I've shared more than a few examples of OpenWhisk APIs that I've shared with API management but I haven't actually detailed what that process is like. Today I'm going to review what exactly it is, how you enable it, and how you make use of it. As with most things I say here about OpenWhisk, remember that this is still fairly new and some of the details will probably change in the future.

What is API Management? #

Let's start with the definition first, and as always, I'm going with my definition, not necessarily the marketing verbiage. To me, API Management involves everything "on top of" just exposing your code via a HTTP interface. This involves things like:

  • Robust statistics involving everything from how often your API is run to what arguments are passed to what status it returned. I'd also add memory usage, throughput, and pretty much every single aspect of every single invocation of the API. I want to be able to see how well my API is performing over time and judge where I need to spend time optimizing, or perhaps what new features I need to add. For example, if I see people using a cat API to search for female cats of a certain breed, I may want to add simpler ways to get that data.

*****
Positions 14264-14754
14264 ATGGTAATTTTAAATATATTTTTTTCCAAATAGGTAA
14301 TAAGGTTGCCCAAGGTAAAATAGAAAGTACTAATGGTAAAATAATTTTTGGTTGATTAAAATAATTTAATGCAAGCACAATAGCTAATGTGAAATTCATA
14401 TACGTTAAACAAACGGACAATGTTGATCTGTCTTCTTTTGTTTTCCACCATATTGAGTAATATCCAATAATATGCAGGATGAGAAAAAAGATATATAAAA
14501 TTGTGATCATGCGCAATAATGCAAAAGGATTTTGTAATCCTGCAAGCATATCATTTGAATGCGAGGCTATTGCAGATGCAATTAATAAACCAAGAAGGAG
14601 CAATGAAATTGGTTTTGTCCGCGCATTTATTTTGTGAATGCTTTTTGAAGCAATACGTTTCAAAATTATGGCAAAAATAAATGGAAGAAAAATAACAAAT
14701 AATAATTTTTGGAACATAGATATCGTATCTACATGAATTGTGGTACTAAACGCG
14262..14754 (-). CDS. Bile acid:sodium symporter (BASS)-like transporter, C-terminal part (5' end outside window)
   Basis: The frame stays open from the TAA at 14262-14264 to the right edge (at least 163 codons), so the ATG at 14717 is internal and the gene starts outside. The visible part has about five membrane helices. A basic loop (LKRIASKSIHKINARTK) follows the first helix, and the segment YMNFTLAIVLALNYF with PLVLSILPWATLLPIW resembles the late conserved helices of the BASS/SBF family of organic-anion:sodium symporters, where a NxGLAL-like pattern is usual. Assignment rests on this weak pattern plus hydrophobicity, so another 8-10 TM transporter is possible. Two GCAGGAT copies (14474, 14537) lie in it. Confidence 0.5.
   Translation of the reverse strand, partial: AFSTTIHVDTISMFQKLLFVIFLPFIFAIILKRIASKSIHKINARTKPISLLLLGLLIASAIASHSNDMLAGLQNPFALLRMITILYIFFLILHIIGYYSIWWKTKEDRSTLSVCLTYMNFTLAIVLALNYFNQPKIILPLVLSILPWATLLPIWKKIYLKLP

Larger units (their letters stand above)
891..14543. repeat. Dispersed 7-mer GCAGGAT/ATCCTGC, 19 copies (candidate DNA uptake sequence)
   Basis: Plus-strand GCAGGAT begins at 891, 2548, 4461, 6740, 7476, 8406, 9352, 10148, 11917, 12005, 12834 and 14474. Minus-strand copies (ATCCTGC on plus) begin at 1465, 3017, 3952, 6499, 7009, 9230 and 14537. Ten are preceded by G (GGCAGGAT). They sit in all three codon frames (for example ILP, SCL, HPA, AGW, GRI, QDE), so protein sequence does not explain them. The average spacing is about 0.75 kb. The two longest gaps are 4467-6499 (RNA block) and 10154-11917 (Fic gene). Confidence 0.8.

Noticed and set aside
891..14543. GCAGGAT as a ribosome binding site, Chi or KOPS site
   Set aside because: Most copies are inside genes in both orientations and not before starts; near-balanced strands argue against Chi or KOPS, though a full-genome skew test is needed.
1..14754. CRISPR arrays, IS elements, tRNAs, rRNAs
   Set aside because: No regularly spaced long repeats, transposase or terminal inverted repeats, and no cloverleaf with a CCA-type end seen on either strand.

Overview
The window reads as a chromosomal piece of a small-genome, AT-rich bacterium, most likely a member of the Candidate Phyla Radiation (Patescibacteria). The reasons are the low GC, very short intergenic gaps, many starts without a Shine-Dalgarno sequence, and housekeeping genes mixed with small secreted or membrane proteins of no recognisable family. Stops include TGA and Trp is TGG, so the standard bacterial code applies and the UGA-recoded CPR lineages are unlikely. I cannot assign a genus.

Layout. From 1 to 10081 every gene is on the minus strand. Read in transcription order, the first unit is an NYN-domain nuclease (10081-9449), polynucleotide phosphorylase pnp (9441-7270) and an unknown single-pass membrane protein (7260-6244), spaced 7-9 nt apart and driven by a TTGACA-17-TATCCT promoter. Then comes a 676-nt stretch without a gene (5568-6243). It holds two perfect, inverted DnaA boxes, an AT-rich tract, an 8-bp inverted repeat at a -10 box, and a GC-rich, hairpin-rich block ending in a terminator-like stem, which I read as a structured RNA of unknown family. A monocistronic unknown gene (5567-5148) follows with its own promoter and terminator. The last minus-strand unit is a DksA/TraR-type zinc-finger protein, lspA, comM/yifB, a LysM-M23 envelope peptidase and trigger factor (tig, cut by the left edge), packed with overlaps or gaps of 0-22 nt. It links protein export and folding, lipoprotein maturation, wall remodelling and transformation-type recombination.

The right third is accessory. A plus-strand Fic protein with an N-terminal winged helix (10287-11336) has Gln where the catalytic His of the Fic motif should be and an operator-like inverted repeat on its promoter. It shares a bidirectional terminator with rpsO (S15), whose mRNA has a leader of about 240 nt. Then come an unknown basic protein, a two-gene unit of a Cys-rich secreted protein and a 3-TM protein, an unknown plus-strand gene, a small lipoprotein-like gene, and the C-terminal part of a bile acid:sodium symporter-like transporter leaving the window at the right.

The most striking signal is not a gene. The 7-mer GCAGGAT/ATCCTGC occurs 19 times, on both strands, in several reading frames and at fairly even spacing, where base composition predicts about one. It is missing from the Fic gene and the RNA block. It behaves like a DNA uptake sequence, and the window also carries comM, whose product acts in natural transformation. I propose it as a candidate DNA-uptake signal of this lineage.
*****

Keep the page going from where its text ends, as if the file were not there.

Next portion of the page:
• Security and usage settings that let me lock down my APIs to require a key, or other login, and set usage limits. This ties back to the stats area as well as I'd like to be able to see who my biggest consumers are and how they make use of my API.

  • While the first two points are the main things I care about, I'd also add support for, in some way, documentation. That could be automatic documentation and testing tools like what LoopBack provides. In the best of worlds, my API management generates docs or publishes docs I've already written, but always allow me to customize and add to what is provided out of the box.

So obviously IBM has some experience with this - and you can see this in full effect with IBM API Connect. While you can definitely make use of API Connect with OpenWhisk, there's a new built-in option to for folks using OpenWhisk under Bluemix called "Bluemix Native API Management." To keep it simple, I'll refer to this as BNAME.

API Management and OpenWhisk #

OpenWhisk can expose your code in one of three ways:

  • Via a secured REST API - this is automatic and is what the CLI uses to work with your actions.
  • Via Web Actions. This allows for anonymous access only and doesn't provide any built in tracking. Although you can write your own security layer and get analytics by looking at your activation history and using the monitor UI.
  • And finally, via the API Gateway.

The gateway feature is how we can manage our OpenWhisk APIs and do some of the stuff I described above. You can work with the gateway via the CLI or the UI and in the rest of the post I'm going to walk you through the process of doing that.

Our Action #

Before we go any further, let's build a simple action we can then manage with the API gateway. This action simply does pig latin:

 // source: https://github.com/montanaflynn/piglatin
 function piglatin(text) {
  var words = text.split(/\W+/)
  var piggish = ""
  for (var i = 0; i < words.length; i++) {